Back when my startup was going through its initial growth stage, I reached out to a lot of founders for advice.
All of them shared little pieces of wisdom that had worked really well for their companies. Our team was still at the point of trying to figure out product-market fit, so I was thrilled to get insights from entrepreneurs who knew what they were talking about.
But every time we tried to implement the advice, it just wouldn't work.
After a while, I realized we had to create our own path. There is no magic pill or secret formula that will make your company successful. Instead, it's a constant process of testing, identifying what works, and moving forward. Over and over again.
Here are a few things I've learned since then about building a company from scratch:
You have to identify a massive opportunity and capitalize on it.
There is one piece of advice I've held onto over the years: whatever you're attempting must impact a large number of people.
With ThirdLove, the initial research showed the intimate apparel market was huge--about $16 billion in the U.S. alone. This makes sense when you stop and think about it. Almost every woman wears a bra, meaning the market encompasses roughly half the population.
As big as this market was, we found the online bra market was underdeveloped. That was our opportunity to give women a new way of thinking about how they buy a bra and find their perfect fit.
Typically, successful companies make good use of situations like this. They introduce a new market or present an entirely new way of thinking about a product or experience. They create their own opportunity through innovation or by changing the status quo.
But understanding the opportunity and capitalizing on it are two different things.
You have to execute on the most basic elements.
Everyone has a vision for their business, but executing on that vision is where most companies fail.
They flounder on very basic elements, like pricing or manufacturing, rather than on more technical aspects of the business. And a lot of companies flop on the most basic element: product-market fit.
A recent analysis of startup postmortems found that 42 percent of defunct startups failed because there was no market need. These companies weren't solving a problem large enough to target with a scalable solution.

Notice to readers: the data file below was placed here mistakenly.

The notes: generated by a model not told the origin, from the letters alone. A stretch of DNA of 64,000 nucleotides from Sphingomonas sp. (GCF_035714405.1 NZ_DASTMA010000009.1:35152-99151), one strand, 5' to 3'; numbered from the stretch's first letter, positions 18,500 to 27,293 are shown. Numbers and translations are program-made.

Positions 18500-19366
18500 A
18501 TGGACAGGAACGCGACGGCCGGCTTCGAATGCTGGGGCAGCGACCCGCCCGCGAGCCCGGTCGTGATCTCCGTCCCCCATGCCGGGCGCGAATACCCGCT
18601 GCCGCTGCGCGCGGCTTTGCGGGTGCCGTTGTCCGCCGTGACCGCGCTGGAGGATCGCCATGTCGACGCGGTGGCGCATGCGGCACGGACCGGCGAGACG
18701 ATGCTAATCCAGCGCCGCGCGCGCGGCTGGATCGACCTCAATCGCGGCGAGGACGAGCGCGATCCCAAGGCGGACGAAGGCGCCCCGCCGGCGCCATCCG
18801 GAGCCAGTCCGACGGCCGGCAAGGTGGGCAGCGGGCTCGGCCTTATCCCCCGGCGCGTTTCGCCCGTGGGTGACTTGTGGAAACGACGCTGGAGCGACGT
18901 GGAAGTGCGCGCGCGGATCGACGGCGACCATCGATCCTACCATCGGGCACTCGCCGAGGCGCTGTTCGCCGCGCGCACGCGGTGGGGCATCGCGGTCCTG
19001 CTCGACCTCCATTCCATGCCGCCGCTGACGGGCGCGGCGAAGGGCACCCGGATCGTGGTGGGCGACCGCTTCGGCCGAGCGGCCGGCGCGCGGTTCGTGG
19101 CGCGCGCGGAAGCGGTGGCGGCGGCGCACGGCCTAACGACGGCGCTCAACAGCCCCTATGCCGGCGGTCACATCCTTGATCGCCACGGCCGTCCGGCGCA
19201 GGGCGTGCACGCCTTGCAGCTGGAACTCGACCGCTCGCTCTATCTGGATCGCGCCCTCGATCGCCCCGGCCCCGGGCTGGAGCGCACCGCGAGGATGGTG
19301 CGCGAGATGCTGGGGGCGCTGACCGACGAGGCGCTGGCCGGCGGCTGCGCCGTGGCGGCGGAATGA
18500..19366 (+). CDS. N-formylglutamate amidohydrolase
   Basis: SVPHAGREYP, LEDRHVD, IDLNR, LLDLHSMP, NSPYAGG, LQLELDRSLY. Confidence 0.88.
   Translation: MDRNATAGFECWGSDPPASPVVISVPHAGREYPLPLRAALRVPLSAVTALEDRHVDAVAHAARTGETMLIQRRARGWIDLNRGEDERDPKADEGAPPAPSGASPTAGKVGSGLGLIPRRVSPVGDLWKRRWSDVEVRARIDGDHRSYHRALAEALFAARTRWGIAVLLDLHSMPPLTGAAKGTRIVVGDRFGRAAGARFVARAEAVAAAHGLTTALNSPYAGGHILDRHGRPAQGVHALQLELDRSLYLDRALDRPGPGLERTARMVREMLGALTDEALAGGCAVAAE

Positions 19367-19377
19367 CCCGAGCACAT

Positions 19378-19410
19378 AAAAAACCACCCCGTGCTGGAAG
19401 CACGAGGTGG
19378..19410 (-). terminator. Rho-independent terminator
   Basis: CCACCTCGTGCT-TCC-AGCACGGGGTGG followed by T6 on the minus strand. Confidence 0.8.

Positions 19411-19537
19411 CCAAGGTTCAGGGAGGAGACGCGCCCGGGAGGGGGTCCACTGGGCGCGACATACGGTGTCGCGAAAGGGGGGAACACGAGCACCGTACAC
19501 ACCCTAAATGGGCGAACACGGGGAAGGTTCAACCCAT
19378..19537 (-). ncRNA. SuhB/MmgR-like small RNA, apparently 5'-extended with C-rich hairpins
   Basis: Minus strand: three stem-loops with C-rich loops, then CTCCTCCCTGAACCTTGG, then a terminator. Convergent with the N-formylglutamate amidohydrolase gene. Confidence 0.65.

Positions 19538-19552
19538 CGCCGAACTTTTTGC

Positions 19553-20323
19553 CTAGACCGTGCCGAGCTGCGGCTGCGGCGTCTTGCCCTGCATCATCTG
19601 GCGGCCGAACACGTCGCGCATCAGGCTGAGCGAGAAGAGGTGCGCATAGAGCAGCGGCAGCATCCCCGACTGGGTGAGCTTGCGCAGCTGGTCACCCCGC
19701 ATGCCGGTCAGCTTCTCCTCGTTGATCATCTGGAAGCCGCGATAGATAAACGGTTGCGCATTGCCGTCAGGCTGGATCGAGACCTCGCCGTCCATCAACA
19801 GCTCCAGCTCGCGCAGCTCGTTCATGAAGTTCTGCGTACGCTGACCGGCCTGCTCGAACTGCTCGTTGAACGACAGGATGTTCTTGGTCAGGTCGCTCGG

Maybe that seems like an obvious flaw when presented here, but the basics can trip up just about any new company.
There was a time when we almost went out of business just trying to find a manufacturer who could make our product. We started out with one manufacturer, but it quickly became evident the quality just wasn't there. We had to walk away and find another manufacturer, and the fiasco ended up costing us $400,000.
It was a very tough situation. We had plans for a great product, and the market was there, but we would have flopped if we had failed to get it manufactured.
The process of building a company is filled with both simple and complex challenges. After surmounting each hurdle, another one arises. Regardless of which basic element you're implementing, each step involves a great deal of trial and error.
You can't expect to find the perfect playbook.
A lot of entrepreneurs ask me for advice about how we got to this point. I'm always happy to share what I've learned and what worked for us.
But I also tell them what I had to learn the hard way when starting out--there is no secret formula.
Every business is unique, and so is each moment in time. The advice I give today will probably be outdated in a year or even less. The landscape will be different in so many ways. And that's why it's so important to keep an open mind and continue to test what works for you.
No matter what, people will promise you the world when you're starting a company.
Some vendors claim to be experts, telling you with overwhelming confidence that they've scaled similar companies and know exactly how to make you successful. But once you work with them, you may find out they over-promised.
The best vendors, the ones you want to work with, will be realistic and upfront. They'll admit the process will be challenging, and they won't promise success. You want to work with people who won't try to sell you a playbook. Because the truth is, there isn't one.